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The Surveillance State Quietly Lost a Major Court Case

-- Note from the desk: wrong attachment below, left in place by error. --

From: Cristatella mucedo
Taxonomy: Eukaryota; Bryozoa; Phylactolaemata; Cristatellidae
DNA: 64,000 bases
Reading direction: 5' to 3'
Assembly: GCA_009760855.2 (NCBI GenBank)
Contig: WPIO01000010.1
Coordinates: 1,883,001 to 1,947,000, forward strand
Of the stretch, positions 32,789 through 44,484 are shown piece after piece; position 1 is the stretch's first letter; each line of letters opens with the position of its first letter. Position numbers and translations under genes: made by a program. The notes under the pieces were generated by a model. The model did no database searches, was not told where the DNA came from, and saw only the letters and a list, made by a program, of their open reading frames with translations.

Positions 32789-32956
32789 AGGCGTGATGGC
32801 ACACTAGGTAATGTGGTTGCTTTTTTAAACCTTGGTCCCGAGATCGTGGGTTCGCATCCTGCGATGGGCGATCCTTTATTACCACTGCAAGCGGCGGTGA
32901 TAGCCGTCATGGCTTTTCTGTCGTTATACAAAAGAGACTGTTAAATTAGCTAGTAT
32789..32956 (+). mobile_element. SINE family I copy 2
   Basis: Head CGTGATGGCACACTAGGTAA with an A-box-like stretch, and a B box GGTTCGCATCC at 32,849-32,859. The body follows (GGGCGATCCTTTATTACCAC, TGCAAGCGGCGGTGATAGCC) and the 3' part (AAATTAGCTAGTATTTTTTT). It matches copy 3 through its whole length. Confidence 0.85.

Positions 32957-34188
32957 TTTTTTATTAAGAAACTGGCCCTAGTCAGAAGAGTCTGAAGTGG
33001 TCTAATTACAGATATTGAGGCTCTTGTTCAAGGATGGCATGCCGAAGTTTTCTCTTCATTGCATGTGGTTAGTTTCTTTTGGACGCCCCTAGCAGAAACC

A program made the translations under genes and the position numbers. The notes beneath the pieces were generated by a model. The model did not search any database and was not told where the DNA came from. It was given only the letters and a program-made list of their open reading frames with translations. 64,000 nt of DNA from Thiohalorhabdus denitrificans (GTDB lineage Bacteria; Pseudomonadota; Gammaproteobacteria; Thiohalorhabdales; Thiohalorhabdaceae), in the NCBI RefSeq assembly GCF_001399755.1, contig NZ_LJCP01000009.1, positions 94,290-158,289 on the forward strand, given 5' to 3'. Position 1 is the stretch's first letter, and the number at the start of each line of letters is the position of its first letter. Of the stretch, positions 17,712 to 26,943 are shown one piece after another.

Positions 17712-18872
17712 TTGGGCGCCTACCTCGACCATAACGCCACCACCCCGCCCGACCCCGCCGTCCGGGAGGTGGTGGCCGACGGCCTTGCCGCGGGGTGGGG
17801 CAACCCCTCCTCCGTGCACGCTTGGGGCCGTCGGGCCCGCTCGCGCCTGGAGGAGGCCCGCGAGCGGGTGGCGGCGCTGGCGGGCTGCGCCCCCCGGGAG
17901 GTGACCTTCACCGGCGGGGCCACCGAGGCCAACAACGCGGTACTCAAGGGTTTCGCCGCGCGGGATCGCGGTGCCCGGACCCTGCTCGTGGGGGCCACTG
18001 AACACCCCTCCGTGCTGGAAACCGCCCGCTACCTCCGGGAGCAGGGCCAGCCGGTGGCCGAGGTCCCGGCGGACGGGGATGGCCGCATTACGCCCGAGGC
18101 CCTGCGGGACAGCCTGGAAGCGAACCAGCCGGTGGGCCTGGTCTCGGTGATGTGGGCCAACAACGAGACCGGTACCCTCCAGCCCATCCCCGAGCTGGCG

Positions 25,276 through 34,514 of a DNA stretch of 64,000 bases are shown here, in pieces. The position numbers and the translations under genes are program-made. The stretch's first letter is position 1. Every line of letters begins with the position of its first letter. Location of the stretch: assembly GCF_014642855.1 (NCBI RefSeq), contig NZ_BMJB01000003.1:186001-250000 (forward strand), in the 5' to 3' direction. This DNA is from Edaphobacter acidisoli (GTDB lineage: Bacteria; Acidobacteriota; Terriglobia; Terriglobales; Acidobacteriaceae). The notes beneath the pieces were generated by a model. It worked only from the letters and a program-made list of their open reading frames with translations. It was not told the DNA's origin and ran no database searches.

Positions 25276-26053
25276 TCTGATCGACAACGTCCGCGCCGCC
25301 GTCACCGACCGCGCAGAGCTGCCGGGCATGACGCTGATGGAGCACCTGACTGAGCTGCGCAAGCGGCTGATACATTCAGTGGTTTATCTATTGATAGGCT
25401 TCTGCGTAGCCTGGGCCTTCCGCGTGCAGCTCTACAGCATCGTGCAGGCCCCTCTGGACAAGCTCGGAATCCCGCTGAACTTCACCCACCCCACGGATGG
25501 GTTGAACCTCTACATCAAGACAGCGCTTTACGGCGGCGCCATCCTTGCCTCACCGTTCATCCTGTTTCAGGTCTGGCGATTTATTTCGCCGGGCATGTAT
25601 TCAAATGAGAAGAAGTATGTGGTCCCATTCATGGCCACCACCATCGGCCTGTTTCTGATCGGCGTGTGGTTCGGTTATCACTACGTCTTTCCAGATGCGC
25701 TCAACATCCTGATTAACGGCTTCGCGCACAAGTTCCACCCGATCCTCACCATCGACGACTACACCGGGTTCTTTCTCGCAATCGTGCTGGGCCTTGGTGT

The Surveillance State Quietly Lost a Major Court CaseRepublicans are publicly howling at the U.S. surveillance panopticon now that it ensnared Donald Trump’s 2016 campaign. But it’s hard to believe they’ll do much to actually constrain it. When they controlled Congress, whatever Trump-prompted hesitancy Republicans had about the government’s broadest and most intrusive activities dissolved when it was time to renew the authorities underlying them for another five years. They joined congressional Democrats in resurrecting those authorities, continuing an act of genuine bipartisanship that ravenously eats away at Americans’ freedom.Relief may come instead from the courts. A little-noticed ruling earlier this month from a federal appellate court took a modest step toward curbing the FBI’s practice of searching—warrantless—for Americans’ data inside the National Security Agency’s dragnets ostensibly aimed at foreigners. Congress may be disinclined to close what’s known as the “backdoor search provision,” but there’s a renewed chance the courts might. In September 2011, authorities arrested Albanian citizen and Brooklyn resident Agron Hasbajrami at Kennedy Airport. Hasbajrami had a one-way ticket to Turkey and, prosecutors said, a plan to continue on to Pakistan to pursue jihad. Facing federal charges, Hasbajrami asked prosecutors if evidence against him derived from warrantless surveillance. In secret, they had collected Hasbajrami’s emails through surveillance resulting from Section 702 of the Foreign Intelligence Surveillance Act (FISA), which permits the NSA to collect massive amounts of internet communications and associated data, including from Americans’ international conversations, all without judicial approval or individual suspicion. Once obtained, the feds applied for a FISA warrant on Hasbajrami, thereby laundering their illicit surveillance for use in prosecuting him. Send The Daily Beast a TipThe government, following a practice of not revealing how such surveillance impacts criminal prosecutions, deceitfully neglected to tell Hasbajrami how they got his emails in the first place. As a result, Hasbajrami pleaded guilty in 2012 and began serving a 16-year sentence for material support to terrorism. But after the 2013 revelations of mass surveillance Edward Snowden provided to The Guardian and The Washington Post, the Justice Department revealed to Hasbajrami that it had lied to him. Hasbajrami argued that he had been denied critical information underlying his decision to plead guilty—as well as a shot at arguing his prosecution was unconstitutional—withdrew his plea, and sought to suppress the ill-gotten evidence. The case made its way to the Second Circuit Court of Appeals, which issued its ruling on Dec. 18. Judges in the case did not deal anything close to a death blow to Section 702. But, in a first for a federal appellate court, the judges found that warrantlessly searching through the NSA’s Section 702 databases, as the FBI and the CIA are permitted to do, “could violate the Fourth Amendment, and thus require the suppression of evidence.” Considering themselves without sufficient information to rule on the merits, they instructed the district court to investigate whether “such querying was reasonable.” That’s a far cry from stopping either the NSA’s warrantless mass collection of internet data or the FBI’s warrantless searches of what the NSA collects. It’s uncertain what the district court will ascertain. But the appellate-court ruling is a step toward judicially mandated constraints on, at least, the downstream effects of such surveillance, and those effects include locking people up, so civil libertarians took what they could get. “Critically, the court holds that the government does not have carte blanche to amass Americans’ emails and phone calls and search through them at will,” noted the ACLU’s Patrick Toomey, who submitted a brief in the case. The ruling comes after the secret spy panel known as the FISA Court ruled that the FBI’s use of the backdoor search provision is overbroad, abusive and illegal. On one single day in December 2017, according to the court, the FBI conducted 6,800 searches through NSA databases of ostensibly foreign information using Americans’ Social Security numbers. More broadly, the FBI’s searches, the court found, were not “reasonably designed” to find evidence of crime, but were instead fishing expeditions. The total number of Americans surveilled remains unknown. The revelation that the FBI abused the backdoor-search provision made no political impact, as it concerned millions of Americans not named Donald Trump and its major effects will be felt by Muslims. Along with the Hasbajrami ruling, it highlights how the erosion of Americans’ privacy, at scale, occurs with vastly fewer safeguards than the process to surveil Carter Page, a Trump campaign foreign-policy adviser who had been proximate to Russian intelligence for years.The FBI had to detail for the FISA Court why it believed Page was a legitimate target for foreign-agent surveillance and do so every 90 days for as long as it wished the surveillance to continue. In practice, Justice Department inspector general Michael Horowitz found, the applications to the FISA Court on Page contained material flaws, such as the omission of evidence that undercut the government’s basis for the surveillance. As egregious as the FBI’s manipulation of that process was in Page’s case, no such process applies for surveillance under Section 702, which affects orders of magnitude more people. The director of national intelligence and the attorney general merely submit annual guidelines to the FISA Court purporting to describe how the mass surveillance will unfold. The government needs neither probable cause nor reasonable suspicion that any of the millions of people caught in the NSA dragnet committed any wrongdoing—only confidence that the supposed “target” of the surveillance is reasonably believed to be a foreigner overseas. Nor does the FBI require any judicial approval for any of its searches for Americans’ data in the NSA digital storehouses. The appellate court in the Hasbajrami case called it “programmatic pre-clearance” for surveillance on a scale unthinkable even a generation ago. This sort of surveillance has proven a fixture of contemporary American life, however undetected it typically goes. Attempts at modifying it or abolishing it, launched by the civil-libertarian minorities of both parties, typically fall short. A recent effort at abolishing a highly abused domestic phone-data surveillance program wrapped into the PATRIOT Act was obviated by a Congressional budget deal that kept that and three other expiring PATRIOT provisions alive until March. One of the few consistent congressional opponents of overbroad surveillance is Sen. Ron Wyden, an Oregon Democrat on the intelligence committee who has fought the backdoor-search provision since its inception. “I’m glad some of my pro-surveillance colleagues are now interested in protecting Americans against unnecessary government surveillance. But anyone who has concerns about warrants overseen by a judge should be far more worried by backdoor searches of vast numbers of Americans’ communications—searches performed without any court order whatsoever,” Wyden told The Daily Beast. “When Sen. [Rand] Paul and I tried to reform this program last year, these same members voted against even modest reforms to protect Americans’ rights. Let’s be sure that protecting civil liberties applies to all Americans, not just Donald Trump and his cronies.”Read more at The Daily Beast.Got a tip? Send it to The Daily Beast hereGet our top stories in your inbox every day. Sign up now!Daily Beast Membership: Beast Inside goes deeper on the stories that matter to you. Learn more.